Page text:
Dawson International has entered administration after directors and trustees failed to agree on a solution to the plug the firm's scheme deficit.
The luxury textile producer had been struggling to fund the scheme, which reported a deficit of £12.9m on an accounting basis in December, but has a shortfall in excess of £50m on an actuarial basis.
After the workforce shrunk from 1,200 to 200 following disposals, including the Pringles knitwear brand, the scheme was left with just 60 active members and more than 3,500 deferred and pensioner members.
Earlier this summer, the company had its attempt to offload the scheme into the Pension Protection Fund rejected, after negotiations with the fund and The Pensions Regulator (PP Online, 20 July).
This prompted warnings that Dawson was heading for insolvency and it announced yesterday that KPMG had been appointed as administrators to the company together with its UK trading subsidiary and holding company.
A spokesman for the regulator said agreeing to offload a scheme to the PPF was only appropriate under exceptional circumstances where it would achieve a significantly better outcome for the lifeboat fund than an insolvency.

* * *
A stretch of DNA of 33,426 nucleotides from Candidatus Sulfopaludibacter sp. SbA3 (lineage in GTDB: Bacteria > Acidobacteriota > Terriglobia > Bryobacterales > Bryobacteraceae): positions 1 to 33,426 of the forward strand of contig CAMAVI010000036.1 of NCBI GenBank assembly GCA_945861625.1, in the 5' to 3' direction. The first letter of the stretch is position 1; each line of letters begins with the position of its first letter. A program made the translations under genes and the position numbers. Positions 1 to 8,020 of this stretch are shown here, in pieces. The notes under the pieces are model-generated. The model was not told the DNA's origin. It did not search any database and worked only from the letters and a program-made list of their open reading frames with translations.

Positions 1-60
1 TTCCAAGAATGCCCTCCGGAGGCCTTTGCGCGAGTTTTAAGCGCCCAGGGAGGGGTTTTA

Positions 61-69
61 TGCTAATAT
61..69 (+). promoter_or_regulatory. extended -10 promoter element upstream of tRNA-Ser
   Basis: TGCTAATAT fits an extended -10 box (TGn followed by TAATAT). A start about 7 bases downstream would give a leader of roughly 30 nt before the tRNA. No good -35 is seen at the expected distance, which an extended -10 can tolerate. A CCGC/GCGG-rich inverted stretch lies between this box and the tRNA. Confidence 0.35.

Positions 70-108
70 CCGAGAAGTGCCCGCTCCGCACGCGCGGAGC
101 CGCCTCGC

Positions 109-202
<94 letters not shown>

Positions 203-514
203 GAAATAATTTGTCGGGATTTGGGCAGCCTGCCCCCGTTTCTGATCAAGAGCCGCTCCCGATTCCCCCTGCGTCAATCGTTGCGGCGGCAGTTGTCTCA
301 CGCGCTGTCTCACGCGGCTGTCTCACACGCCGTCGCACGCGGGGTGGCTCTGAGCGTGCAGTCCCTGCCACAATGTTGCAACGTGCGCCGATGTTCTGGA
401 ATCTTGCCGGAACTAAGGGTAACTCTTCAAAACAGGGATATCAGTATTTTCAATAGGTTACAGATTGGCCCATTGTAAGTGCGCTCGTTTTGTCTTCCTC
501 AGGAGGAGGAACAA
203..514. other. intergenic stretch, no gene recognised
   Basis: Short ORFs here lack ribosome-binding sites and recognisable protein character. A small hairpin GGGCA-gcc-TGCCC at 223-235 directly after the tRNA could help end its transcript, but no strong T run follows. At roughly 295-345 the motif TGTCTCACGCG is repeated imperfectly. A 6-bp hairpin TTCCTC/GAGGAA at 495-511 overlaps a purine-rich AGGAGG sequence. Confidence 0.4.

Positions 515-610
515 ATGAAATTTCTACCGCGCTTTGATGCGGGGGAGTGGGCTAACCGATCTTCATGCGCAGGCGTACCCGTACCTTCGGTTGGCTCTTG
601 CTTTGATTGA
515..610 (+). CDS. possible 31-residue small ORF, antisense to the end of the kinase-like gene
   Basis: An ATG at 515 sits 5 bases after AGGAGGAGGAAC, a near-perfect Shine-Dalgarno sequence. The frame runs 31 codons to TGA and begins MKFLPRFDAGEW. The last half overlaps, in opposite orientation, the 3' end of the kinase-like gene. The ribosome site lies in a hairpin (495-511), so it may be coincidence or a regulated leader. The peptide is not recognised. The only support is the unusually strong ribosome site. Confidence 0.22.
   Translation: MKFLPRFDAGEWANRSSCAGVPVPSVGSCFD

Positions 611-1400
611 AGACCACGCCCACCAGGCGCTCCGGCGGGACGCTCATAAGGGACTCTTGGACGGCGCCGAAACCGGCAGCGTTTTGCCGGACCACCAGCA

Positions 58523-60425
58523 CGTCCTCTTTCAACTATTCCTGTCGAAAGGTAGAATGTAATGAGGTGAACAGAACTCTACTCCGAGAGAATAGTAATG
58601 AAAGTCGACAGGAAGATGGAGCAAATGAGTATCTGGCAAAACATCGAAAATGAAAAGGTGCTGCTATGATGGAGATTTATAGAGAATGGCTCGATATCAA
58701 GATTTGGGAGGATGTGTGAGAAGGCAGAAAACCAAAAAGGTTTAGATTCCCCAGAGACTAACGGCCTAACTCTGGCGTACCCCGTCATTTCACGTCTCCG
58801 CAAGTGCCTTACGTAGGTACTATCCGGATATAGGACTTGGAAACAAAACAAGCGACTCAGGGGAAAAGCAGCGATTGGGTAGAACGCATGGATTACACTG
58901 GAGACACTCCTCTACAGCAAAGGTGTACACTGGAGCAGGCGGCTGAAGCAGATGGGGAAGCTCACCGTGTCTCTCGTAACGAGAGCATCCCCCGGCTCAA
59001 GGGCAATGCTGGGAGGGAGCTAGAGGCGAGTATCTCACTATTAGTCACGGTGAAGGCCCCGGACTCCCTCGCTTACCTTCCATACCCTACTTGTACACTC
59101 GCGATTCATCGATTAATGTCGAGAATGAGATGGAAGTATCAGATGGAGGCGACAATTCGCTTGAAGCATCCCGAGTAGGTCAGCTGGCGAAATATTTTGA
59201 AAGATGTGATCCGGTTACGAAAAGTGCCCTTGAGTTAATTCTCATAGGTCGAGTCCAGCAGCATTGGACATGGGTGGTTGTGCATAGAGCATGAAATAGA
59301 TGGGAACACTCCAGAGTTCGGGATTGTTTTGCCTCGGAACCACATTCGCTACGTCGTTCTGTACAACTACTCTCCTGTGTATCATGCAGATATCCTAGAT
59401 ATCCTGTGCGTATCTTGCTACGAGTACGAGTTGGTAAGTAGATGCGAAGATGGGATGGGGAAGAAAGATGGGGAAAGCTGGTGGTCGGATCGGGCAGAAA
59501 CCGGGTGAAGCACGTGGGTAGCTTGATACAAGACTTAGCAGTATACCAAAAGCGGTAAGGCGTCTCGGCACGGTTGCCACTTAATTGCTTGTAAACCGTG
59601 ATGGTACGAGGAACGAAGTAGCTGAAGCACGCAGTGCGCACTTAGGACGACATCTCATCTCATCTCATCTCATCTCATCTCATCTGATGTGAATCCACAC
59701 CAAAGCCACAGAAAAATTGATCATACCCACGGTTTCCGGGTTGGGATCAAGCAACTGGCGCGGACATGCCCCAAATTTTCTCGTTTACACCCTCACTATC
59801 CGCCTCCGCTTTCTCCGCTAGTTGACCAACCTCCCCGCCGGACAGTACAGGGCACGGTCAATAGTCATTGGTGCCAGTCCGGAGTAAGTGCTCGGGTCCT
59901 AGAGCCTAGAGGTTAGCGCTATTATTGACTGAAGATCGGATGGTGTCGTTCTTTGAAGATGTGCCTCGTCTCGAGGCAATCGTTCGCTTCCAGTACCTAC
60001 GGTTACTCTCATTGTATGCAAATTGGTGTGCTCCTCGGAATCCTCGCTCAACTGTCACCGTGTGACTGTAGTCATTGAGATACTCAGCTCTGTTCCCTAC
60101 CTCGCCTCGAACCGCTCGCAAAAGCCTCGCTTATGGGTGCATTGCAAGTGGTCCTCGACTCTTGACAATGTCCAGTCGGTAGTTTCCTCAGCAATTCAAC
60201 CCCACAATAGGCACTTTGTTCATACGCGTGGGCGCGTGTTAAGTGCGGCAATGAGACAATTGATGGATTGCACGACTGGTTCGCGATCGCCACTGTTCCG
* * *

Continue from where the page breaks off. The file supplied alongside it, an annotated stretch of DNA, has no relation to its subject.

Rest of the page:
"The standard administration process exists to realise value for creditors and maintain viable business operations," he said.
PPF executive director for financial risk Martin Clarke said: "We do not enter such arrangements lightly and only agree them if a number of stringent tests are met. Unfortunately, in this case the offers made to take on the pension scheme, given the size of the deficit in the scheme, were inadequate."
Clarke said the fund applied clear and consistent principles, taking into account the likely impact such a transaction would have on scheme members and the cost to other PPF levy payers.
He said the fund would work with the administrators to make sure that the interests of members were best represented.
Barnett Waddingham consultant Malcolm McLean (pictured) predicted Dawson would not be the last firm to be driven into administration by spiralling pension costs.
"The financial significance of a final salary scheme means employers need to be more proactive in managing their pension scheme liabilities. They should establish a clear strategy to de-risk the scheme over time.
"The Dawson International case has shown how deficits can quickly grow out of control particularly where the sponsoring employer is shrinking."
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